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	        Sally s Coquetry
been esquired from 745 to 16th street by the
gallant Newarkian, ^|who| never mistrusted the sex of
his companion, until his arrival at the latter
place when he was furiously laughed at.     Jim
Parton was  sold  in a similar manner on the
previous evening, to the girls  amusement.    Tousey
wore his mother s dress and might have deceived most
people, being a beardless, smooth-haired young lad.
Talk awhile, then to dancing, Nicholas devoting
himself in the usual direction.     Thinking of
my coming departure from the loved basement room
and the dear faces, I was blue awhile, but got
all right anon, talking with one and the other,
now Matty, anon Anne, sometimes Sally, finally
with their mother.     The Crocketts  cut up  heartily;
the married one has lived in England, the other
is rudely good-humored.   He commented unfavora-
bly on Sally s dancing to Anne, his partner, who
said something milder to the same effect, which Nic-
holas resented: Anne told me of it, asserting that
his behavior toward Sally was  becoming serious 
and that he would be  very angry  when he got his
rejection.   How did she know that he would be rejec-
ted?      Why didn t Sally tell everything he said to her
and make fun of him! &c &c               One delightfully
absurd little incident occurring this evening only
Haney noticed.    He was about to cross the room to
Title:Thomas Butler Gunn Diaries, Volume Fourteen: page one hundred and fifty-eight
Description:Describes an evening spent with the Edwards family and friends.
Subject:Clothing and dress; Crockett, John; Crockett, Larry; Edwards, Ann; Edwards, Eliza; Edwards, Martha; Edwards, Sally (Nast); Edwards, Sarah; Gunn, Thomas Butler; Haney, Jesse; Nicholas, John G.W.; Parton, James; Tousey
Coverage (City/State):[New York, New York]; Newark, [New Jersey]
Coverage (Street):745 [Broadway]; 16th Street
Scan Date:2010-04-30


Title:Thomas Butler Gunn Diaries, Volume Fourteen
Description:Includes descriptions of attending a lecture by J.H. Siddons on Queen Victoria; seeing tightrope walker Charles Blondin perform; boarding house living; his freelance writing and drawing work; visits to the Edwards family and his friendship with Sally Edwards; a visit of the Prince of Wales, the future Edward VII of Great Britain, to New York; his work as a reporter for ''The New York World;'' a visit to a dog fighting establishment; an evening spent at the 4th Ward police station awaiting 1860 election returns; and Gunn's experience as a correspondent for ""The New York Evening Post"" in Charleston, South Carolina, in the aftermath of South Carolina's secession from the federal government.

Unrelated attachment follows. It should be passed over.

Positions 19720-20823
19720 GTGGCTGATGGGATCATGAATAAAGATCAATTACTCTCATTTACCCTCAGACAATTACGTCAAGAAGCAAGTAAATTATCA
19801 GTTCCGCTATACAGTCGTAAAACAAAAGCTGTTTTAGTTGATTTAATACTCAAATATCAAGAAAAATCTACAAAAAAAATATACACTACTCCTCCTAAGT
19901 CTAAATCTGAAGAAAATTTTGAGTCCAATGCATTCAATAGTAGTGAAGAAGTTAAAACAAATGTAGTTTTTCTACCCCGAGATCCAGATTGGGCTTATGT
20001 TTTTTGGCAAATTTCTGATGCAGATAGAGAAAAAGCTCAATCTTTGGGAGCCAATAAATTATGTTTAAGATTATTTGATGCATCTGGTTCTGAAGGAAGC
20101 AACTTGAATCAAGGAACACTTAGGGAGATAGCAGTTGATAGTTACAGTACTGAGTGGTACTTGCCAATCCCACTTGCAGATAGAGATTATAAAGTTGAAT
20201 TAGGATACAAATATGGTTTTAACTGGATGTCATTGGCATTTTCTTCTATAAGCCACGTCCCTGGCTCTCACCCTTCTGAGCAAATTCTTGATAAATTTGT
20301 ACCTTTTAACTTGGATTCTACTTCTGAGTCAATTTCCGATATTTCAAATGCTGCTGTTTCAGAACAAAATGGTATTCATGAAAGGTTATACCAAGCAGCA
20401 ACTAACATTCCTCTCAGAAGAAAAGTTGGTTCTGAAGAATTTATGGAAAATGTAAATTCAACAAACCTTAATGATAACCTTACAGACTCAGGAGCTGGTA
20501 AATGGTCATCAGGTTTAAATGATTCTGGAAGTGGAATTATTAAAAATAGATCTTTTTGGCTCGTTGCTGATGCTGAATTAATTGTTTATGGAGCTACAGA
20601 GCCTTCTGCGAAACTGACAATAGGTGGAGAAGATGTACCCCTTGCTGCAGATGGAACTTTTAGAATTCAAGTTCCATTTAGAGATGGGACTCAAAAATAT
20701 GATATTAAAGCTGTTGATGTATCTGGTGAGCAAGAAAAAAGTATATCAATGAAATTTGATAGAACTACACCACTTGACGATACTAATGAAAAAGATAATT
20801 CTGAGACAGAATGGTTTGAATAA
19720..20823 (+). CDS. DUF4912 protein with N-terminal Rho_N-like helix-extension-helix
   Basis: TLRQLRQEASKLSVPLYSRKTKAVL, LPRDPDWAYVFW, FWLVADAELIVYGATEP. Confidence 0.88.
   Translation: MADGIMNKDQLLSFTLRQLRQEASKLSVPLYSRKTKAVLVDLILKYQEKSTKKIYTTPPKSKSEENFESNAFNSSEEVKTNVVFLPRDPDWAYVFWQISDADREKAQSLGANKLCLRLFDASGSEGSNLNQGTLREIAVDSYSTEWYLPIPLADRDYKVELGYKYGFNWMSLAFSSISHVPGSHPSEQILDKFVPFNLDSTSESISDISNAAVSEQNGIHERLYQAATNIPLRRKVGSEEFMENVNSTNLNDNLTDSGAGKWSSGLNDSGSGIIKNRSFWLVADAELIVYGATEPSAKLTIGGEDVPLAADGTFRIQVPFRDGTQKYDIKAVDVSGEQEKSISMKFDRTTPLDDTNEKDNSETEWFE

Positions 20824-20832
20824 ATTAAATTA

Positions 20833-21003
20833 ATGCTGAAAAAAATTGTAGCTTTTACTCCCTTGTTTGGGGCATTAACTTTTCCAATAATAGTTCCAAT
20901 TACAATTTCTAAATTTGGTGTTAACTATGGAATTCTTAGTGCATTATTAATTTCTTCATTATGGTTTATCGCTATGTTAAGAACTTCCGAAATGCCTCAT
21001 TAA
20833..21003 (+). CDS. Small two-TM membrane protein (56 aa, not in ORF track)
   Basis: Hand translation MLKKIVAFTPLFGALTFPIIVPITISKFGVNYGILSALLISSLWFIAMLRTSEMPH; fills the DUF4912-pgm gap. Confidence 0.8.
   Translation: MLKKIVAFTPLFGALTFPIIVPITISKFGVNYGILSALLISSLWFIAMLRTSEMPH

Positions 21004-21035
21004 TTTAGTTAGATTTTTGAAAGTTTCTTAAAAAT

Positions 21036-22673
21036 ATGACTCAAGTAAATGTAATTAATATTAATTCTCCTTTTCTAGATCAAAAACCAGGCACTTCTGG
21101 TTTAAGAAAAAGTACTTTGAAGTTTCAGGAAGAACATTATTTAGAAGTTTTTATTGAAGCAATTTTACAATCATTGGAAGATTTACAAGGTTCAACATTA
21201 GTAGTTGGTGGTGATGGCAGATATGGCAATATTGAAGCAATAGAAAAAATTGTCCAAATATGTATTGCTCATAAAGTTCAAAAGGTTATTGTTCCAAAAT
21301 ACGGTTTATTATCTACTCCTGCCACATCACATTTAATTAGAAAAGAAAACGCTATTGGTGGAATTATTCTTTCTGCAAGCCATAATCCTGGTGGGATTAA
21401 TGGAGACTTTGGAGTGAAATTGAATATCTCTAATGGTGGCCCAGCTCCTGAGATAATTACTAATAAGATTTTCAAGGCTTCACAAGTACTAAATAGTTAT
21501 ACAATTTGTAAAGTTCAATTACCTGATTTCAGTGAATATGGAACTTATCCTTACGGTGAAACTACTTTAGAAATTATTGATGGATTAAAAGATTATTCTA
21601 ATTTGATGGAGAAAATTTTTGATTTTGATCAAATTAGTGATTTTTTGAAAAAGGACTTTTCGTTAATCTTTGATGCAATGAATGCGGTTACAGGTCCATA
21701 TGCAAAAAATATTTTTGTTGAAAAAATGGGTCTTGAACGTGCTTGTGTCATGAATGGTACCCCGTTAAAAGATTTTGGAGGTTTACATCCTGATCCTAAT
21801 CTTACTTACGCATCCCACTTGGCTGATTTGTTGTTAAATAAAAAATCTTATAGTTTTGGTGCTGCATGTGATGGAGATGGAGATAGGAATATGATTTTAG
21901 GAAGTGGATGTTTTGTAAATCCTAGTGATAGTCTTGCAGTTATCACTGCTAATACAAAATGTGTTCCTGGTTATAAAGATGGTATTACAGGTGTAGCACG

Subject:Boardinghouses; Civil War; Elections; Gunn, Thomas Butler; Journalism; Military; Police; Publishers and publishing; Secession; Slavery; Slaves; Travel
Coverage (City/State):New York, New York; Charleston, South Carolina
Note:Thomas Butler Gunn was born February 15, 1826, in Banbury, England, and came to New York in 1849. During the Civil War he worked as a correspondent for the New York Tribune and the New York Evening Post. He returned to England in 1863, and died in Birmingham in April 1903. The collection includes twenty-one volumes of his diaries, including newspaper clippings, letters, photographs, sketches, and various other items inserted by Gunn. Diary entries date from July 7, 1849, to April 7, 1863, and include his experiences with the New York publishing and literary world, his descriptions of boarding houses, his travels throughout the United States, and his experiences traveling with the Federal army as a Civil War correspondent.
Publisher:Missouri History Museum
Rights:Copyright 2010 Missouri History Museum.
Source:Page images, transcriptions, and metadata of the Thomas Butler Gunn diaries have been provided by the Missouri History Museum.